So, we do have a business and you could even call our business a brand, and I realize that this is where things get a bit complicated because a brand isn’t just about the products anymore–it’s about an image and a lifestyle. Small biz owners are often tied to their brand image (have I given you a headache yet?) because we’re often the voices of our businesses on social media. So are we–by extension–promoting ourselves? (oh god, this is getting confusing). I’ll fully admit, I have admiration for people who are good self promoters who can do it all day, every day, on the hour. They have balls. Do they not care about overexposure? (That is a thing!) Do they not care about annoying people with a constant barrage of “me me me” or risking being labeled a narcissist? I don’t want to be that person on Facebook or Twitter who posts about every single thing that’s happening to them. Or worse, what about those vague teaser posts? (“OMG this is the best day ever! I have news! BIG news! But I can’t tell you for another year!”) I have to wonder if at some point it crosses a line between self promotion and seeking validation. Self promotion is hard, but not because I don’t believe in our product. I think our cookies are awesome, but I don’t want to be tweeting or blogging about it every day (edited to include a link to the shop. See what I did there?) But you know what? Good self promoters do promote their stuff everyday. They understand that it’s easy to generate excitement around a new product launch, but that there’s a cliff and quick drop off. The real challenge is sustaining the buzz, and how do you stay visible and relevant? By promoting your stuff.
We rely on social media for the majority of our marketing. We don’t take out ads on blogs or publications (I think we’ve taken out ads twice in the 6 years we’ve been in business), we’ve never hired a PR firm, and we don’t have a marketing team. This is it and this has pretty much been it since we started. Maybe if we invested in marketing, our reach and audience might grow larger and quicker, but we’ve been fine with the pace of our growth and letting it happen organically. That said, I know I need get over myself and promote the hell out of our business because if we don’t do it, no one else will. Having a great product is nothing if no one can find it. So I’ll see you guys on all our social media channels: Facebook, Twitter, Instagram. Will I be promoting this blog post? Yeah, probably not.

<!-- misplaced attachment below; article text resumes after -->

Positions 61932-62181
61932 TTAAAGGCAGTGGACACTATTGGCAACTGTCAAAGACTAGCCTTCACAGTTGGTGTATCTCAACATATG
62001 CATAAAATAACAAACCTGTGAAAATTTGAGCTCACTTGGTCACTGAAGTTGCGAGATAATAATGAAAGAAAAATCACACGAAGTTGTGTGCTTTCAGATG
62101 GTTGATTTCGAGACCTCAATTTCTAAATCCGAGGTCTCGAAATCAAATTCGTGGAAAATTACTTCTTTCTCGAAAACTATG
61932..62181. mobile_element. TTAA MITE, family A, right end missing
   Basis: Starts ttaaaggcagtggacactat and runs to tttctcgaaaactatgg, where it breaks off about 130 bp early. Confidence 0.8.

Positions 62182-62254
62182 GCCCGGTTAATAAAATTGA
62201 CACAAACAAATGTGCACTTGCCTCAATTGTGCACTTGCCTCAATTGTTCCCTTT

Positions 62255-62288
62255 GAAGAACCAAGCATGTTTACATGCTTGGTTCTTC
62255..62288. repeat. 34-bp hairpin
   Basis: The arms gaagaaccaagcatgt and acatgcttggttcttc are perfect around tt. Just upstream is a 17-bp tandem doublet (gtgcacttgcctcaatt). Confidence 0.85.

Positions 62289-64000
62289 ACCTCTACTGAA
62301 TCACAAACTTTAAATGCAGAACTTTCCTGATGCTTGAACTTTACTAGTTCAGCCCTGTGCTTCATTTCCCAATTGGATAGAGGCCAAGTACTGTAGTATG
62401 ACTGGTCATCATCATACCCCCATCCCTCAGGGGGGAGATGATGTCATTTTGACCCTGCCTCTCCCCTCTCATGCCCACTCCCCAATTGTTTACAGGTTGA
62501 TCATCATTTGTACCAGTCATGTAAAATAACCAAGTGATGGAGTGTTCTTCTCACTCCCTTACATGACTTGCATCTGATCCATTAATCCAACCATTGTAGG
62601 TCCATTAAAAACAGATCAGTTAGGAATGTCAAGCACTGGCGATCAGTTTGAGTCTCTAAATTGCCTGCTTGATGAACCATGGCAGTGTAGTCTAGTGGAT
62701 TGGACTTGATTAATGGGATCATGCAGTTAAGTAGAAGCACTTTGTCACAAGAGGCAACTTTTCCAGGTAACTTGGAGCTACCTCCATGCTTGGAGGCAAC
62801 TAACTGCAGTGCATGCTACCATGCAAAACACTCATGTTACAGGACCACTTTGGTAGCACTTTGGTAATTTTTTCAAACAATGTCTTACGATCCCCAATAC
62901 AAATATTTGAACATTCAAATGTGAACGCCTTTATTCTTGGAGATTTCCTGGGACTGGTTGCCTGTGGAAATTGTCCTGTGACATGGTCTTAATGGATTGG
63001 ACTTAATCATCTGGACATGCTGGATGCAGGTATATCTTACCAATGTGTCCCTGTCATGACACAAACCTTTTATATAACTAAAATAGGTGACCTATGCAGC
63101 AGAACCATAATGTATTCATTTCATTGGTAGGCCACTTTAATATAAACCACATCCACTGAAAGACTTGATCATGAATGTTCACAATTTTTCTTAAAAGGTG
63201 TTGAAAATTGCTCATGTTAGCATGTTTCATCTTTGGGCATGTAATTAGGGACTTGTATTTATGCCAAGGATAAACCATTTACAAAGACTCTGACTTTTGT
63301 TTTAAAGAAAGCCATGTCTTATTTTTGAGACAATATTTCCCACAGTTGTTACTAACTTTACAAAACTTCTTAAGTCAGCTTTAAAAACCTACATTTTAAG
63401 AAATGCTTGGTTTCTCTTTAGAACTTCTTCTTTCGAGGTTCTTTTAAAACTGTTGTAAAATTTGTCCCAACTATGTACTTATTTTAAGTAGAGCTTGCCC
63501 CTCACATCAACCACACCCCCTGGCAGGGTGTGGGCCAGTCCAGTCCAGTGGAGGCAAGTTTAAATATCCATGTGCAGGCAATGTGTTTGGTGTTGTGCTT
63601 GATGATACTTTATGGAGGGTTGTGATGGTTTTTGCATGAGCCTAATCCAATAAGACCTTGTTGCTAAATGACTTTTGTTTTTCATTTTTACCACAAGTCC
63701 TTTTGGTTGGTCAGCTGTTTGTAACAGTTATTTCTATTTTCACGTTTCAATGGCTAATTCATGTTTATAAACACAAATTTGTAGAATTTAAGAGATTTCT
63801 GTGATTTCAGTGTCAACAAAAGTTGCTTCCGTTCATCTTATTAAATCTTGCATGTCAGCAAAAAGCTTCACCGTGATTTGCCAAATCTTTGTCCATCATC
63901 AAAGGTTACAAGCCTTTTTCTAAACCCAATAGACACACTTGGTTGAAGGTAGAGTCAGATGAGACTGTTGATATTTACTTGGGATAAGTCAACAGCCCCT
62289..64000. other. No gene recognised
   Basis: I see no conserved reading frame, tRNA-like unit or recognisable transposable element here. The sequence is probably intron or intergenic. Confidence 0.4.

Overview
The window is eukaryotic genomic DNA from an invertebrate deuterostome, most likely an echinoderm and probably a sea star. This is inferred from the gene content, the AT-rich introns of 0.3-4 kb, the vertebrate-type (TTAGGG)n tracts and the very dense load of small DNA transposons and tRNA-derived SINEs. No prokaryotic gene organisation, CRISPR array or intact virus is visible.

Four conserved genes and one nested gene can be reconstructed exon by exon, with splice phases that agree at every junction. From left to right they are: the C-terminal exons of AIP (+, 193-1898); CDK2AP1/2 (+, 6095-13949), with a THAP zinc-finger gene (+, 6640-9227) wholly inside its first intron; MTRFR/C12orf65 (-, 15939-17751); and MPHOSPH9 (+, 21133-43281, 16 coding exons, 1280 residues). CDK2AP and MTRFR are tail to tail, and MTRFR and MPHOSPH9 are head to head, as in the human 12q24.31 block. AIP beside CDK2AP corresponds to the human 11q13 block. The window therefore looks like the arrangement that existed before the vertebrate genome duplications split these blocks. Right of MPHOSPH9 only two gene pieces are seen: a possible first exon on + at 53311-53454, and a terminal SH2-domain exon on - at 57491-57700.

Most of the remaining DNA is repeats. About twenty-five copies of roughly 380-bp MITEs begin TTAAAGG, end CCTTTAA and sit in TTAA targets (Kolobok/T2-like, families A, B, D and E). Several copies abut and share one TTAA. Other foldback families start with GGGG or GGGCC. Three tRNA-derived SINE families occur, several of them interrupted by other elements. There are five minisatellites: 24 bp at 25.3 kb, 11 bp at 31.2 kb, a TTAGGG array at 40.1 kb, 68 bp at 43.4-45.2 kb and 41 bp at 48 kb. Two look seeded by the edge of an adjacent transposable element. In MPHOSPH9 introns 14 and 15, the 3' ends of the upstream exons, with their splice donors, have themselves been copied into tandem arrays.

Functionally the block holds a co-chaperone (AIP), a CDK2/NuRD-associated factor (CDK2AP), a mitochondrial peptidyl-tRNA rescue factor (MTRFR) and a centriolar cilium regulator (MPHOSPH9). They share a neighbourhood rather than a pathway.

P.S., this succulent doesn’t need any self promoting; it’s getting by on its looks alone. I saw it at home goods store in Rockport, Massachusetts and had to take it home. I’ve never seen flowers on a succulent quite like this before!
Posted by Jenna | 22 Comments
I’ll admit I’ve been distracted lately. Although I have always been a fierce multi-tasker, I have a strong desire to consolidate and simplify things in my work life. Dividing my time between the business and my freelance design work has always been a juggle, but one that I haven’t minded. In fact, I relish having multiple things on my plate and having my hands in a couple of different projects. It makes me feel like I’m accomplishing something and exercising my brain, but I know that this thinking can be flawed. The truth is, lately I’m feeling like all I’m doing is juggling. I’ve been consistently working with 6-7 clients for the past year, all at the same time and often on the same days. The work has been all over the place too – print pieces, websites, logos, and touch screen devices; all day I switch gears from one client to the next. Needless to say, my work life has been crazy.
So I’ve been walking. Sometimes it’s at the expense of time spent working towards deadlines, which I’ll just make up later in the evening after the kids have gone to bed. I’ll walk around the city for miles, sometimes with friends, but often alone. Walking through neighborhoods that were once so familiar to me, but have changed so much that they are only ghosts of my past; seeking out quiet spots where I can see the horizon, but also seeking out loud and textured sidewalks as well. It’s oddly thrilling to discover a street that I’ve never walked before, not in all my years here. The city sometimes still holds surprises and I suppose that’s what keeps things fresh when it’s easy to just get jaded.
I was thinking about a project that never manifested earlier this year, one that just went away. There are always a few of those that seem to disappear without any warning or reason. While I should have been disappointed (and I was, for a bit), I’ve come to be thankful that it never came to be because it was like a little gift of time. We could always use more work and more money, could we not? But sometimes it takes things beyond our control to force us see that maybe we should have said no in the first place anyway.
Posted by Jenna | 3 Comments
I was presented with an interesting question on two separate occasions recently which really made me stop and think about my perception of myself. “What do you want?” In the context of jobs, deals or my career, it’s not exactly a question that I get asked since it’s usually about the needs of the client or the project. Usually it’s something along the lines of “what can you bring to the table? What can you do for this project?” But what do I want? It’s such a simple question, but a deceptively hard one to answer.